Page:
Where will the next Gerrard come from? Not England.
English football and the identity crisis.
‘The story of British football and the foreign challenge,’ wrote Brain Ganville in Soccer Nemesis, ‘is the story of vast superiority, sacrificed through stupidity , shortsightedness and wanton insularity. It’s a story of shamefully wasted talent, extra-ordinary complacency, and infinite self-deception.’
Britannia was at a standstill. A synchronized churning in the collective gut across the length and the breadth of the class system.
A moment of seething white introspection was numbing the mental faculty of the great Empire. This quiet before the storm was of course, a precursor. A rumbling, thundering spiel of indignation came down by the bucketful. The nation of the self-righteous felt scandalised. Someone ought to take responsibility!
The score was England 3 – Hungary 6. The year was 1953. 13 years later England were World Champions.
A fairy tale narrative, right?
Winning the World Cup was the worst thing that could have happened to England. The antiquated WM formation and regimental training methods remained as is. As a nation, the natural response of that rollicking Hungary afforded, was to broom it under the carpet. And why not? – thought the governing body – before Hungary, England was only ever embarrassed once in their fiefdom by The Republic of Ireland. An anomaly, they deduced – Of course, it had to be a fluke. But as posterity saw, England’s run in the 1966 World Cup was more the case of a shot in the dark, than anything else…England winning the World Cup was a fairy tale and it remained so since.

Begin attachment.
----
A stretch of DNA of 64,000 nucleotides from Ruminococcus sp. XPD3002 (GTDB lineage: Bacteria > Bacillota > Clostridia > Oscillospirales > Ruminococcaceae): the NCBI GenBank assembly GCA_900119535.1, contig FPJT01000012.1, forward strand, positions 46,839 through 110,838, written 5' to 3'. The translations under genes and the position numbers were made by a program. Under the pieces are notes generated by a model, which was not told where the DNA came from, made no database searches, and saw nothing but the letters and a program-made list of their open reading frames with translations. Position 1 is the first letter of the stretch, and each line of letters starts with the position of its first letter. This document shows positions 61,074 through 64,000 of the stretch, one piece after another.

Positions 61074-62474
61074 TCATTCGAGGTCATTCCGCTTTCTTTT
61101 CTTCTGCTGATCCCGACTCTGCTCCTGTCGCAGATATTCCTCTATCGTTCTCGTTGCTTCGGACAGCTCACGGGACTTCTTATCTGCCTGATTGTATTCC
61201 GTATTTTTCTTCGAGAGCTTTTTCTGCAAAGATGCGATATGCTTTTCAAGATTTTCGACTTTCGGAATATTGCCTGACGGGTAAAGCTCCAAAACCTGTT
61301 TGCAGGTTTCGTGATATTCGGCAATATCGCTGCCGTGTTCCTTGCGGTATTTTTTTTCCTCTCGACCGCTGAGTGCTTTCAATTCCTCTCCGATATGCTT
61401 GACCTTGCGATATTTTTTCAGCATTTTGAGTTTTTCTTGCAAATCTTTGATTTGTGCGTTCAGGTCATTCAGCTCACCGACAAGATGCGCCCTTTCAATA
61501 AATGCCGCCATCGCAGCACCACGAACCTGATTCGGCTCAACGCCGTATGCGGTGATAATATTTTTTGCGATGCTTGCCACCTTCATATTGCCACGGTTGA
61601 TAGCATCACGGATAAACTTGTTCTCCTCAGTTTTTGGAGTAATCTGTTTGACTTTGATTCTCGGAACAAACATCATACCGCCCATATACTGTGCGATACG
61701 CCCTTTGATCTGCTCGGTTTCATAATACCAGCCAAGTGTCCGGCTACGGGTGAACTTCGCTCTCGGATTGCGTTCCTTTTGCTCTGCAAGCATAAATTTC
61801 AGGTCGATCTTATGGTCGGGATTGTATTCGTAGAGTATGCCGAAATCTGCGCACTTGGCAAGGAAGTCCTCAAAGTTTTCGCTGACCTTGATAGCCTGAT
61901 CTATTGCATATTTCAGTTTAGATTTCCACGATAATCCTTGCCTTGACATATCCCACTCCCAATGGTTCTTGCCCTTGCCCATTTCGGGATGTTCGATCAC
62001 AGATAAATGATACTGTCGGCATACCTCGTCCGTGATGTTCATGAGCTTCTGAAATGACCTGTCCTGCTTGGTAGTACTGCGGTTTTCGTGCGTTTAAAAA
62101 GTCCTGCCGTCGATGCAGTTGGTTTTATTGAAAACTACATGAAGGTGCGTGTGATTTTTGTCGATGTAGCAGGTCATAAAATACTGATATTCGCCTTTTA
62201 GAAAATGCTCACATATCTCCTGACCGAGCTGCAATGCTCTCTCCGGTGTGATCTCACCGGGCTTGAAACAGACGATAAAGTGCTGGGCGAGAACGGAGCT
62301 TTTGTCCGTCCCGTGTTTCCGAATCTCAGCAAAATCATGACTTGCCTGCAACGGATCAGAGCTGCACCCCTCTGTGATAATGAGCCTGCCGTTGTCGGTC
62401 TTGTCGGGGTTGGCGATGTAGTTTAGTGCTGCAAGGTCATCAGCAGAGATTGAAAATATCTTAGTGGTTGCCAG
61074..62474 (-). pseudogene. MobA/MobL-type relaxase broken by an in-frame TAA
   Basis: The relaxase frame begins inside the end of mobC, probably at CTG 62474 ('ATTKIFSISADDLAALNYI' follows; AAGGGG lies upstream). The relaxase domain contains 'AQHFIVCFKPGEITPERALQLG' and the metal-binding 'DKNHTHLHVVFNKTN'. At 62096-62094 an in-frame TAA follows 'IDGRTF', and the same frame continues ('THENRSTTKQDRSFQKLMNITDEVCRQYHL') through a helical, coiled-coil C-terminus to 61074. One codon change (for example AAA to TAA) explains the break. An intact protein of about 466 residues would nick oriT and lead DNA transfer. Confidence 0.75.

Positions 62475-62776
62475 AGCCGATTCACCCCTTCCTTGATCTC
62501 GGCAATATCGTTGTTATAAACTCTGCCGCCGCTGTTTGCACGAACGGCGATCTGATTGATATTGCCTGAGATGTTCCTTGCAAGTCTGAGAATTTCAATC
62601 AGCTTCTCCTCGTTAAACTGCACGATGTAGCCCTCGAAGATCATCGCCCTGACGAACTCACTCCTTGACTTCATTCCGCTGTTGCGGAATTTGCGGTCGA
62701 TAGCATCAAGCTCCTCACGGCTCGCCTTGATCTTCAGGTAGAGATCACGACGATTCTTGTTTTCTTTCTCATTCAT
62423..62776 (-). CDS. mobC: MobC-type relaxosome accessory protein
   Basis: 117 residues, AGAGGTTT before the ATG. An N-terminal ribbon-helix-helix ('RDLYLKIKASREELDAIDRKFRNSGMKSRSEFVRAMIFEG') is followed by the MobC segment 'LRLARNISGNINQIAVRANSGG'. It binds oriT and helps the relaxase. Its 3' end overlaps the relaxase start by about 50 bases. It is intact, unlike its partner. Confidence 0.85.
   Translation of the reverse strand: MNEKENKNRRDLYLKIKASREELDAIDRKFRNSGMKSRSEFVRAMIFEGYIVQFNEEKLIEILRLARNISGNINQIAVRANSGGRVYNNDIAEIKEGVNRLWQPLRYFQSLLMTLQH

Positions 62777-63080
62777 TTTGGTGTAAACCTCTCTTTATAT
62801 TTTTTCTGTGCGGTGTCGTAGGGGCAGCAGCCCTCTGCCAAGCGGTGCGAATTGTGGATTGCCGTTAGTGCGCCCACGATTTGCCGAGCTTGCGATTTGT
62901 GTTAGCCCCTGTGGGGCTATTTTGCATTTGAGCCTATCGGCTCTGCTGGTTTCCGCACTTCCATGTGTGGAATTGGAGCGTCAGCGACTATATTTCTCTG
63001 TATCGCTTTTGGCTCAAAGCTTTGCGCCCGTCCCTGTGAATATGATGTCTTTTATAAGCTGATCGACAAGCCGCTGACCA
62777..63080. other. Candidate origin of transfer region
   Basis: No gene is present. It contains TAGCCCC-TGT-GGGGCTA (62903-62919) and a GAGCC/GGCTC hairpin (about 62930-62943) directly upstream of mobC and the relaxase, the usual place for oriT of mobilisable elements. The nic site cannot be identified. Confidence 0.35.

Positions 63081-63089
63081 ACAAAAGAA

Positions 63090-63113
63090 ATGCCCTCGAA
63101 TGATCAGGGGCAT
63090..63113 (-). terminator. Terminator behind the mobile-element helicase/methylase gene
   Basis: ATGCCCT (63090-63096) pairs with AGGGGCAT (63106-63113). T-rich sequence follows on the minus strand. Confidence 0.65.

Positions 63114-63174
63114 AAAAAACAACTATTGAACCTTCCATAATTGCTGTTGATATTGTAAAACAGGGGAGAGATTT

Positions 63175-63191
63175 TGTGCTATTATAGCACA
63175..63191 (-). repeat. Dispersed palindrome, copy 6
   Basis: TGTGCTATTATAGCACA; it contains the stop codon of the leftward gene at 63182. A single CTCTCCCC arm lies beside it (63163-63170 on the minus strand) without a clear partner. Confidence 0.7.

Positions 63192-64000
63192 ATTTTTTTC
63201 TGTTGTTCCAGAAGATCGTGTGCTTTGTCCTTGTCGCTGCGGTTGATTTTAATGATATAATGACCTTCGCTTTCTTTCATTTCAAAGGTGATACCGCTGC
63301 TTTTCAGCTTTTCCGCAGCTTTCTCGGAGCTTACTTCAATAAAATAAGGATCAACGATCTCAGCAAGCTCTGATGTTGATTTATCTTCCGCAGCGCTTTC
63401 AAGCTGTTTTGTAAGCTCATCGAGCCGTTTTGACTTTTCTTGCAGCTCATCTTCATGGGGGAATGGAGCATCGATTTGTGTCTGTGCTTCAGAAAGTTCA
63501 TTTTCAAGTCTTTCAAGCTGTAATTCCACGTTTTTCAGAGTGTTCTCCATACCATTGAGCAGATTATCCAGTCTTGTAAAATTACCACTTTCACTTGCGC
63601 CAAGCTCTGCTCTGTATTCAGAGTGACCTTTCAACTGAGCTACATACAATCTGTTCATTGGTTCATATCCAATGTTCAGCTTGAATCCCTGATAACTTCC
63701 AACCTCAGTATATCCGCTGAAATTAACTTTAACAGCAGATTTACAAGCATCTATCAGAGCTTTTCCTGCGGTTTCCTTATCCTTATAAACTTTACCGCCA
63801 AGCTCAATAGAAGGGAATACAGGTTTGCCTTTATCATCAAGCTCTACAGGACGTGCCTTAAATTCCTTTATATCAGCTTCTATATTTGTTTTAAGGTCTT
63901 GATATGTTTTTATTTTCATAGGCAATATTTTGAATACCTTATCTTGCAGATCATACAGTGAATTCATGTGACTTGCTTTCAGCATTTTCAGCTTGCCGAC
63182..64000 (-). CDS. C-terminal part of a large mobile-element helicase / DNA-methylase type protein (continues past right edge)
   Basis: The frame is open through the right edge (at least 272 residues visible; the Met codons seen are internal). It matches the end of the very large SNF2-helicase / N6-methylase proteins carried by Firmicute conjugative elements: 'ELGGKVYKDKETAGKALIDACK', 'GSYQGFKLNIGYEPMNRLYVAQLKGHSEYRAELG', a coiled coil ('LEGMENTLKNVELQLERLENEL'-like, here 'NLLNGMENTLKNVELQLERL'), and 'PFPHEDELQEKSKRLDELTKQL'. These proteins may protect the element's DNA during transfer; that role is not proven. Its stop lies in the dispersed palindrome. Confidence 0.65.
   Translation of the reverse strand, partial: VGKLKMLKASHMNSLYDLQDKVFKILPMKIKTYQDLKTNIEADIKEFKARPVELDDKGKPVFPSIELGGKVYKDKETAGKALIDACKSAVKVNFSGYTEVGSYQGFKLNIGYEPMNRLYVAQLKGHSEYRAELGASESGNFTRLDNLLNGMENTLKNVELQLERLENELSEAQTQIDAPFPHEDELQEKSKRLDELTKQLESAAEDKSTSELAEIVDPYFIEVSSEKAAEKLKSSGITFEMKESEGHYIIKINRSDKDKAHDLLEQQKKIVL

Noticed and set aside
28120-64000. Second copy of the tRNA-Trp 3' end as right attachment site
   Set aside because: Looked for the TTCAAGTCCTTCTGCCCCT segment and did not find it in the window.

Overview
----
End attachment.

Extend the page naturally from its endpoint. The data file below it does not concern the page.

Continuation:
Fast forward, it’s 2015 – a year shy of half-a-century. It has only been a couple of years since the glaring lack of infrastructure and vision in the English under-21′s were acknowledged. Before the Barclays Under-21 Premier League, there were only a handful of fixtures that were made available for the young’uns to compete in, with the reserves having to wait for as long as four weeks to play in a ‘competitive’ fixture.. The lack of a grander, more comprehensive model to blood the English youth was further underpinned by the sheer parochialism and aloofness as to which the bigger teams approached the games. Senors over at the Liga Nacional de Futbol Profesional, however, weren’t as myopic as their English counter-parts. They answered the question before it was even posed.
The paella pandering pioneers envisioned a ‘Segunda Division’ where the heavy hitters of La Liga above can field their reserve teams to play in full competitive matches against seasoned professionals fighting for promotion – giving Spanish youth every opportunity to make it to the top level.The catch being that the reserve sides were not eligible for promotion. So, say, if Barcelona B topped the table, the team below it will leapfrog into the bright lights of La Liga. Bright idea, innit? Brighter still when you consider the fact it was 1939.